Nothing like a template e-mail from a recruiter to make you feel like a number. A low number. It really shocks me that people recruit like this.
I just got an e-mail from a small local software company. Obviously, the person that sent the e-mail has no idea who I am (not that I am special, but recruiters should at least know who the heck they are sending the template to). The e-mail was perfectly friendly. It said “Hi Heather” at the beginning and the font was consistent throughout. But it’s clearly a template. And it’s clearly for an HR (“SPHR certification preferred”) role that requires “moderate supervision”. That is so not me (not that there’s anything wrong with it…it’s just not me). I’m sure that Microsoft is not everyone’s ideal company, but if you are going to try to recruit someone out, you have to work harder. That sounds horrible, but we do have a pretty good deal going on here so if you aren’t offering something significantly better, what’s the point?
There was nothing in the mail to sell me on the company or the opportunity. It was just a job description and a request to complete the questionnaire at the bottom if this is something I would be interested in. There’s nothing about me that should have given the person the impression that I would be interested. I’m sure that a number of other people received the same e-mail. I know e-mails like this go out from recruiters at many/most companies. Hey recruiters, these templates make candidates feel like crap. If you are recruiting top talent, your targets are not going to respond to this kind of thing.
My team does a lot of initial contacting of candidates so I suppose we have some expertise in this area. Let me be clear about one thing. I use templates. With the volume of resumes that we receive, it’s virtually impossible for me to be uniquely charming in each e-mail communication (hee!). But there’s a way to use templates successfully.
1) Font and color of text should be consistent throughout. If your mail merge makes it obvious that your mail was not sent directly and individually to the candidate, then don’t send it.
2) If you are e-mailing more than one person at a time, include language that allows the recipient to opt-out of hearing from you again. I’m no legal expert, and I am not going to get into the technical definition of SPAM. But I do know the difference between mail I want to receive and mail I don’t want to receive. There’s a difference between a conversation and a blasted e-mail.
3) Write your e-mail in language that is friendly and professional, but casual. Don’t put on your template voice. It’s so obvious. When I send out an e-mail response to the resume, it sounds just as if I had just composed the mail. My personality dictates my e-mail voice.
4) Include something you know about the person so they don’t feel like you purchased their name off a list. Don’t have time to look the person up on LinkedIn? Then don’t send the mail.
5) Never assume the person will be interested. Keep the mail short and ask the question…”are you interested in hearing more?”
6) Never, and I mean NEVER, include a screening template in your first e-mail. Candidates want to be courted. They don’t want to feel like you just sent the e-mail out to everyone and their dog just to see if you could get anyone interested. I will admit that my team does send out some standard questions to candidates, but this is after they have expressed interest. We want to know whether they can work in Redmond and whether they have work authorization. That’s about it. I have never been a fan of screening templates. If you are interested in the person for a position you are owning as a recruiter, then they are worthy of your time for a phone call. I think the screening templates come off as arrogant (we are so important that we don’t have time for you but expect you to make time for us).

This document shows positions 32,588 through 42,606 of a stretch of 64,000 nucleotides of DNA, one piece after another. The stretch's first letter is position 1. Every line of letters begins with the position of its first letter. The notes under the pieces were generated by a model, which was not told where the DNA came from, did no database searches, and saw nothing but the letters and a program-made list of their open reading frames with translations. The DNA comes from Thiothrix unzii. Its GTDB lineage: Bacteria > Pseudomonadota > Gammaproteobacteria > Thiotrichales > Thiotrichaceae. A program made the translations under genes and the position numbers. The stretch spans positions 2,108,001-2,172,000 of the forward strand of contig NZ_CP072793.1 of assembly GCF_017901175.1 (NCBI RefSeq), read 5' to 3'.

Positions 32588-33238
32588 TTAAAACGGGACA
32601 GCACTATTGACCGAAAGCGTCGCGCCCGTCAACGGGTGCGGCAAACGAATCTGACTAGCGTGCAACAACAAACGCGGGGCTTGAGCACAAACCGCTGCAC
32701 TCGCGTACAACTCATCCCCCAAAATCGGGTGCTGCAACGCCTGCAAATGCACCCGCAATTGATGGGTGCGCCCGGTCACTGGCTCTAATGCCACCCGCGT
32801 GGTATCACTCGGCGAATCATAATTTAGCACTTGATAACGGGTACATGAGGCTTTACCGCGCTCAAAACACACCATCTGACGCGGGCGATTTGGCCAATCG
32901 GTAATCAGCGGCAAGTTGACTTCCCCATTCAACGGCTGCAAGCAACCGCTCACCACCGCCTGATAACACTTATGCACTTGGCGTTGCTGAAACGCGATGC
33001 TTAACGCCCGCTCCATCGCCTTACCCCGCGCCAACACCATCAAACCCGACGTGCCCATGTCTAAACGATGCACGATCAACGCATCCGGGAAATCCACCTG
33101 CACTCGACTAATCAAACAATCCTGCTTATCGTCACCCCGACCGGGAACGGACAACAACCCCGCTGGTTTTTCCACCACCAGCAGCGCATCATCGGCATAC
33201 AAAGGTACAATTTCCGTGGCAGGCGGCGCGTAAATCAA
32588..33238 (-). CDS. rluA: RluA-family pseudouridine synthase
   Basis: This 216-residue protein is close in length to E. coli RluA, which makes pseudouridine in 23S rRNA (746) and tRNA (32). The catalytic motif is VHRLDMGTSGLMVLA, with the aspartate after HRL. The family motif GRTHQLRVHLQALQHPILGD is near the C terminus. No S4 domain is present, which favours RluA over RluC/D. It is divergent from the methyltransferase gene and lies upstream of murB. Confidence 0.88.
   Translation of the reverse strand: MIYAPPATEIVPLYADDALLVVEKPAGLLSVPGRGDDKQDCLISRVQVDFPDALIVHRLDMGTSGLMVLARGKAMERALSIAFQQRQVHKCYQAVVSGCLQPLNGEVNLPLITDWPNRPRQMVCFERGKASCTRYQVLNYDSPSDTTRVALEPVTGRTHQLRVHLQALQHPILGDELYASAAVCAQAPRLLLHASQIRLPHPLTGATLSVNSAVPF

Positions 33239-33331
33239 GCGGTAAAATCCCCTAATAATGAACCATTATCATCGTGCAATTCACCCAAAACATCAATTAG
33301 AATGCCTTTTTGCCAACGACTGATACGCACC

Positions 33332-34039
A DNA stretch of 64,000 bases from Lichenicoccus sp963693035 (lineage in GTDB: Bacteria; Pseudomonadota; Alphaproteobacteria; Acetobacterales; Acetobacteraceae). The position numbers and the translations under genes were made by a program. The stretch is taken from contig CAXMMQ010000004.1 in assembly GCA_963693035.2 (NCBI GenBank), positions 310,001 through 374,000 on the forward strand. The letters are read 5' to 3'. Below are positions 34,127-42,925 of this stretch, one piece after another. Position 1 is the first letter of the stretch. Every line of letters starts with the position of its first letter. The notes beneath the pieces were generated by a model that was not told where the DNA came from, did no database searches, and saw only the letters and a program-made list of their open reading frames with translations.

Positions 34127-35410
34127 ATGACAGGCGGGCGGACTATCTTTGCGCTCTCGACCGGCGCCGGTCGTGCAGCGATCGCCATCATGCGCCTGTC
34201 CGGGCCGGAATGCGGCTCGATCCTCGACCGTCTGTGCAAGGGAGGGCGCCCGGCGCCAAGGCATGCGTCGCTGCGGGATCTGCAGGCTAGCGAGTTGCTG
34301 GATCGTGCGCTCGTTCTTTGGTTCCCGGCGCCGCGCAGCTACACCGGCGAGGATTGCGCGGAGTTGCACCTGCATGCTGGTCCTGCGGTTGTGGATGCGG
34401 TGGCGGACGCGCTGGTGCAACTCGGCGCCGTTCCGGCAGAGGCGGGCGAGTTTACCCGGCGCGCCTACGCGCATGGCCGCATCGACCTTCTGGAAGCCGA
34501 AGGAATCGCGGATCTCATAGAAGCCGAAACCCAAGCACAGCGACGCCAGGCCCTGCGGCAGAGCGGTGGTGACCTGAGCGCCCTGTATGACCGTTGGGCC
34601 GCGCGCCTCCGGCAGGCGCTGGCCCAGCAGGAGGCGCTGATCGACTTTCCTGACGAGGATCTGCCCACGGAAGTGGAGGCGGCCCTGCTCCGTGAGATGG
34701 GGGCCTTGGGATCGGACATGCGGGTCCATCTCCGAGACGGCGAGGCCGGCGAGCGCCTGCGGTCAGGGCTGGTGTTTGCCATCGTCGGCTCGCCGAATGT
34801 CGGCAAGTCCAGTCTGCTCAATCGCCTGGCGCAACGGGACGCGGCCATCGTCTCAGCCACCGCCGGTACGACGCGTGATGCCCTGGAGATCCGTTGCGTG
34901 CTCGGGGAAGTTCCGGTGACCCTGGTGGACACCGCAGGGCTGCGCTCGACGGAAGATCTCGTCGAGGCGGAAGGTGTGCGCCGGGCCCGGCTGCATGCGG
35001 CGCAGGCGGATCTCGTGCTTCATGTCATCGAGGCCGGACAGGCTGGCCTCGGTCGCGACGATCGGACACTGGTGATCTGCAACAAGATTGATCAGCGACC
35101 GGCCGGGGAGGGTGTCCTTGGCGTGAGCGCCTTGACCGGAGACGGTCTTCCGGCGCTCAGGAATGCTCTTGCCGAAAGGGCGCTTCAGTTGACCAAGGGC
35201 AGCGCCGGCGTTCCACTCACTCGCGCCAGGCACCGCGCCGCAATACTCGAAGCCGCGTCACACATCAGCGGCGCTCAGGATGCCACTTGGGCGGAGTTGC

7) Consider that the way you recruit says a lot about how employees are treated at your company. The way that a candidate is treated during the process, while they are being “wooed” should be no worse than how an employee is treated. If “I don’t have time for you” is the message you are sending out during your recruiting process, that is what people will expect as employees. If “we care about you” is the message you are sending out, then there’s a high likelihood you will feel the love once you are in the door.
Now before anyone tries to set up a call with me, I am no longer in a role where I am owning open positions, but I can certainly get your resume to the recruiters that are. I know recruiters don’t have time to phone interview every candidate (duh), but once they have established some mutual interest, the next step is a phone call. Recruiting is about relationships.
8) Never send your e-mail template to a recruiter who is likely to blog about it. We all make mistakes but it’s hard to ignore blog fodder like that. I’ve had people e-mail me to apologize after stuff like this because they thought I was angry. I’m not angry. I just don’t find the whole template intro thing to be a compelling recruiting strategy and it definitely does not make me want to join your company (it doesn’t even make me want to refer people to you).